"It profits me but little that a vigilant authority always protects the tranquillity of my pleasures and constantly averts all dangers from my path, without my care or concern, if this same authority is the absolute master of my liberty and my life."

--Alexis de Tocqueville, Democracy in America

Monday, September 26, 2011

Quick Thoughts on "Moneyball"

OK, I loved this movie.   I am a big-time stat geek as a baseball fan, and this film was right in my wheelhouse.   Brad Pitt was great as Billy Bean, the Oakland A's GM who was one of the first to use advanced statistical metrics (OBP, OPS, WAR) to judge baseball talent.   And Jonah Hill was even better as his nerdy assistant who crunches the numbers.  

But, but, but.... as much as I like it, I feel compelled to add:   ARE YOU KIDDING ME!   The 2002 A's had almost by accident struck gold in the form of three great young starting pitchers who were right at the top of their game that year in Barry Zito (23-5, 2.75 ERA), Mark Mulder (19-7, 3.47 ERA), and Tim Hudson (15-9, 2.98 ERA).   Forget about on base percentage and finding Scott Hatteberg to play first base (15 HRs, 61 RBIs).   Good pitching, which has very little to do with the type of statistics, was what won 103 games for the 2002 A's, and they were able to do it on the cheap only because Zito, Mulder and Hudson were young at the time, and were on their first contracts.   By the time they were ready for their second contracts, the A's had to trade them or let them go as free agents.   That ended up being a good deal for them:   Mulder ended up a Cardinal, had one good year, then blew out his arm;   Hudson has been a decent starter for the Braves since 2005, but nothing special and certainly not worth the $15 million per year they paid him; and Zito got a big contract with San Francisco and has proceeded to be terrible for five years.   But let's not confuse what made them a 100-win team in 2002.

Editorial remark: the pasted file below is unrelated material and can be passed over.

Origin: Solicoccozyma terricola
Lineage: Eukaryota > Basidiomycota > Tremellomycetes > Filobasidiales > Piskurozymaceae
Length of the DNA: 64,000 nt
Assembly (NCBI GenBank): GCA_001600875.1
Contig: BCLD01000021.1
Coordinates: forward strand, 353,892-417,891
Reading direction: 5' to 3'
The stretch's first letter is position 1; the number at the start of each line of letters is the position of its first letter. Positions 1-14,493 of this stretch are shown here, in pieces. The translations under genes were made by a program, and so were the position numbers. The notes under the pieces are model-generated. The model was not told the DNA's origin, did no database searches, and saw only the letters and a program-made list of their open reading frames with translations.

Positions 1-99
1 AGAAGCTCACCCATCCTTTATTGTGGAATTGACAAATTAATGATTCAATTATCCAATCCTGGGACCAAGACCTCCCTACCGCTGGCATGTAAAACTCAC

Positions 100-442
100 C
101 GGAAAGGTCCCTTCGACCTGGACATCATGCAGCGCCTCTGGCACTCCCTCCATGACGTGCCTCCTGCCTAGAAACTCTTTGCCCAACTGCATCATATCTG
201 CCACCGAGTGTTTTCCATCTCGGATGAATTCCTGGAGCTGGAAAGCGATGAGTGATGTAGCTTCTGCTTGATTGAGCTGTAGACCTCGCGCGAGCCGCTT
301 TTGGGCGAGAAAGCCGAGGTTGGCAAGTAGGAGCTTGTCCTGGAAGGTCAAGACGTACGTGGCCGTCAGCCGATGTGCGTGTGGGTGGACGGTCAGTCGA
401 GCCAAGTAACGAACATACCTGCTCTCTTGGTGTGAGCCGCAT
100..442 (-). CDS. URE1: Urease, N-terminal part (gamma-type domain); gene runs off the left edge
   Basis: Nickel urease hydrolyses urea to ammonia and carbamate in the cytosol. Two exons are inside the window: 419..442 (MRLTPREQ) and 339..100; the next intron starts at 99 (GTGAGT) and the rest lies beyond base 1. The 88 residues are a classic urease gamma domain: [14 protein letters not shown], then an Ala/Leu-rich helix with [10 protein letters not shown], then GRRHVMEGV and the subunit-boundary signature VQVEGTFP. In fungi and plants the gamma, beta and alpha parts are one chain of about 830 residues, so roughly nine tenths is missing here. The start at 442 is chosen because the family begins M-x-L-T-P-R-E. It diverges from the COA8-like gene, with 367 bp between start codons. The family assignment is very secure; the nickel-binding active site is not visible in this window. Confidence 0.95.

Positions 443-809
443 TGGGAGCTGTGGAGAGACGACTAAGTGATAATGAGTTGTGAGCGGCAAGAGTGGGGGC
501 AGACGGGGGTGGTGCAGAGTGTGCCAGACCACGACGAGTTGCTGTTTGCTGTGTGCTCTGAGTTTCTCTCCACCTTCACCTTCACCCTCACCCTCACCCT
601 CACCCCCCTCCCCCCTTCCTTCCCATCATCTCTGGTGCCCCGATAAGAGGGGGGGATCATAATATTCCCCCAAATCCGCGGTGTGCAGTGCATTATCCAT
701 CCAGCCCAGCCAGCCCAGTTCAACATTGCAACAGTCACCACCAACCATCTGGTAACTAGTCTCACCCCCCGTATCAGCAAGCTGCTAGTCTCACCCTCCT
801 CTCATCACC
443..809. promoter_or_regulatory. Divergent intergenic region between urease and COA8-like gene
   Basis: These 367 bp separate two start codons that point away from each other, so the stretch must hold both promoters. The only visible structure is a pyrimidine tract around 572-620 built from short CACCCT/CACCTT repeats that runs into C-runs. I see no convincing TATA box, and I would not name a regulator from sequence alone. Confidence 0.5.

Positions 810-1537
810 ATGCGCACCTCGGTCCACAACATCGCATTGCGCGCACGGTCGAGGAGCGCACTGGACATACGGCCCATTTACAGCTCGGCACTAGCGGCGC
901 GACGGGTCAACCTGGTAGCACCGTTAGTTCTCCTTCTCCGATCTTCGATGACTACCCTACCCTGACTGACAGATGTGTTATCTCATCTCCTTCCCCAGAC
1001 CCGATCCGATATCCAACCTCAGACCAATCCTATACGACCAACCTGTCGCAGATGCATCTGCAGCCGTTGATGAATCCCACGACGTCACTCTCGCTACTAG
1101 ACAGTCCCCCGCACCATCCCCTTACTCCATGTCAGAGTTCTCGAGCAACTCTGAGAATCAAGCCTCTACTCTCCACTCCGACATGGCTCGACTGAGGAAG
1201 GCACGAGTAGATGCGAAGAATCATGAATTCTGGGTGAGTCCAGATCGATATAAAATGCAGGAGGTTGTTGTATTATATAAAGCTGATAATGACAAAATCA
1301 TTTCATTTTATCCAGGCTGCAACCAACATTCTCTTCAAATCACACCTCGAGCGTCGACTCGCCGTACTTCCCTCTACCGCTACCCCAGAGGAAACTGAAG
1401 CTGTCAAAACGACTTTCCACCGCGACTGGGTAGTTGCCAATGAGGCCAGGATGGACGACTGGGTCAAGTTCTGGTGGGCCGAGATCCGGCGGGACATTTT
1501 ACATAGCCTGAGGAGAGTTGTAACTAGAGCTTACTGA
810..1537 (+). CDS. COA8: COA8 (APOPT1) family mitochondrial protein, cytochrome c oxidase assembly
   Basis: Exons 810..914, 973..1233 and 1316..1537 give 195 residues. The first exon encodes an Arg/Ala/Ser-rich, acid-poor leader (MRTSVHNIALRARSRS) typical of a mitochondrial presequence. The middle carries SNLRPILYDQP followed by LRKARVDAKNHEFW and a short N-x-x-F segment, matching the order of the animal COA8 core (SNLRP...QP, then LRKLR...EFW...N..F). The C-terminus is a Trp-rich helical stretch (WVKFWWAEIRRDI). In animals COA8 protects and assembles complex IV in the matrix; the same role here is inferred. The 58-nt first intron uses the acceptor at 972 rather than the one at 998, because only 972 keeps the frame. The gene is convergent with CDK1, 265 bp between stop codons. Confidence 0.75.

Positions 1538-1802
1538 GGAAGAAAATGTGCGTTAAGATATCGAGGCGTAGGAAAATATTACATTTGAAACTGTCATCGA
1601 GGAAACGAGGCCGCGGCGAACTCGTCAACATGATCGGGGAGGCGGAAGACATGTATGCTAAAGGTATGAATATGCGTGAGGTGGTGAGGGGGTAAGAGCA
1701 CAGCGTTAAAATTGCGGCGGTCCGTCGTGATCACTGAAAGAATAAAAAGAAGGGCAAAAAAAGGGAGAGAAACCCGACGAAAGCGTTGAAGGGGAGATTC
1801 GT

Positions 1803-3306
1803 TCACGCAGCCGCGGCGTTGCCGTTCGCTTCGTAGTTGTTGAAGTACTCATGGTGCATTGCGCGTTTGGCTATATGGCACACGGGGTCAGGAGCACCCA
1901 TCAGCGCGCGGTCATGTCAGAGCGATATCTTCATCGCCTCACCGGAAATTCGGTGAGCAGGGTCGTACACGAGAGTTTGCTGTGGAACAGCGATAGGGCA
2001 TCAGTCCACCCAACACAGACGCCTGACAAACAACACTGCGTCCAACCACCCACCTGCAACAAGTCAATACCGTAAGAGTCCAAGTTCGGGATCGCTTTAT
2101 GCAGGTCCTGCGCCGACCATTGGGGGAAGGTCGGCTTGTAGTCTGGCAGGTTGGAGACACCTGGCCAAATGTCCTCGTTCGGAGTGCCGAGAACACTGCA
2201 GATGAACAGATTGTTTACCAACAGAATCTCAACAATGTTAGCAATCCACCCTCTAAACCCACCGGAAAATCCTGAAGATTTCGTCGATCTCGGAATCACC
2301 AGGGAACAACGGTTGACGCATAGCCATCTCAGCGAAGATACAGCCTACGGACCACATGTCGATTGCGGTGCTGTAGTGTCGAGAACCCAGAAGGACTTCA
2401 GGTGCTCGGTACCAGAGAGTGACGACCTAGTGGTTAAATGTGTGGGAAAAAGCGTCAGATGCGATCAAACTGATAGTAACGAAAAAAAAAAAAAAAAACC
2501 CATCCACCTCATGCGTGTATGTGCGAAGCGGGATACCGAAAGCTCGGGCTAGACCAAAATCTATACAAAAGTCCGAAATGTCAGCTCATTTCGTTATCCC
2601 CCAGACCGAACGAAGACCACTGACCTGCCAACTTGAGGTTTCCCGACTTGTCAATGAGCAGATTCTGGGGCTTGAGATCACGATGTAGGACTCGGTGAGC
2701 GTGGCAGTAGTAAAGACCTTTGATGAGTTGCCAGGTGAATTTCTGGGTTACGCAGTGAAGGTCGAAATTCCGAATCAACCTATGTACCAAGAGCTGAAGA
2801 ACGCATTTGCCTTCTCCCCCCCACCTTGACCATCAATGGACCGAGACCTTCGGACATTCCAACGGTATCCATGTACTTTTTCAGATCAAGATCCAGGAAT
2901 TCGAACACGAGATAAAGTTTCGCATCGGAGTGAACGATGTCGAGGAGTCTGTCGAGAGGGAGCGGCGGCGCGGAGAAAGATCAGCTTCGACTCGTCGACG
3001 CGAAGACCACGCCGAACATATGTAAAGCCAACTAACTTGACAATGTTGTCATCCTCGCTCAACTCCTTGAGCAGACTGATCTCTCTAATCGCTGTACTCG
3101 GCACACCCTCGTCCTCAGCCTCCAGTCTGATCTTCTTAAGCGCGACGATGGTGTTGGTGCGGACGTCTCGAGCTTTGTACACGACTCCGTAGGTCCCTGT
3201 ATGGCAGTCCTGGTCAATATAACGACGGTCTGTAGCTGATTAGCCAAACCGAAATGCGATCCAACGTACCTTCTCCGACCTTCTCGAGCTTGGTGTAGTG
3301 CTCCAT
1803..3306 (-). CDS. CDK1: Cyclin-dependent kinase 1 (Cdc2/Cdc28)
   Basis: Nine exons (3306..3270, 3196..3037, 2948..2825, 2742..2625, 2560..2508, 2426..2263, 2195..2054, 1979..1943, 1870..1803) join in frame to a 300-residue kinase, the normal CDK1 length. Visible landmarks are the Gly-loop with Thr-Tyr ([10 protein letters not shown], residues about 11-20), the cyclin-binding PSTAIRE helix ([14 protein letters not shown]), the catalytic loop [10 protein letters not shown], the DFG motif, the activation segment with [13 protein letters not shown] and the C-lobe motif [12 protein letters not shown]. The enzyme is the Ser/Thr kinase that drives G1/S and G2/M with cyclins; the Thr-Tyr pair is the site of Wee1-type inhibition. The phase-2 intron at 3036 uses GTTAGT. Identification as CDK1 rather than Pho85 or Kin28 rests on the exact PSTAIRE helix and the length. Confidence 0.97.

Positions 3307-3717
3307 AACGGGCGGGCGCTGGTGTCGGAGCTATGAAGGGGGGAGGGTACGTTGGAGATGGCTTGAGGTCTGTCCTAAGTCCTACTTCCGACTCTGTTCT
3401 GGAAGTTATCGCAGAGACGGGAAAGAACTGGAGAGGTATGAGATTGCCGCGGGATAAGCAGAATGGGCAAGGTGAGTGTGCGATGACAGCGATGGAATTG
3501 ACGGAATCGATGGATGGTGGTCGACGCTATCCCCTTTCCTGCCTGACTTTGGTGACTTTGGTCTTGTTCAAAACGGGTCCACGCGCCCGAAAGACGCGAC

Oh, by the way, in 2002 the A's also had Miguel Tejada at shortstop, who won the MVP and hit 34 HRs and drove in 131 RBIs.   I don't think the movie mentioned him more than once.  

And, oh, by the way again, the A's haven't been back to the postseason since 2006.  

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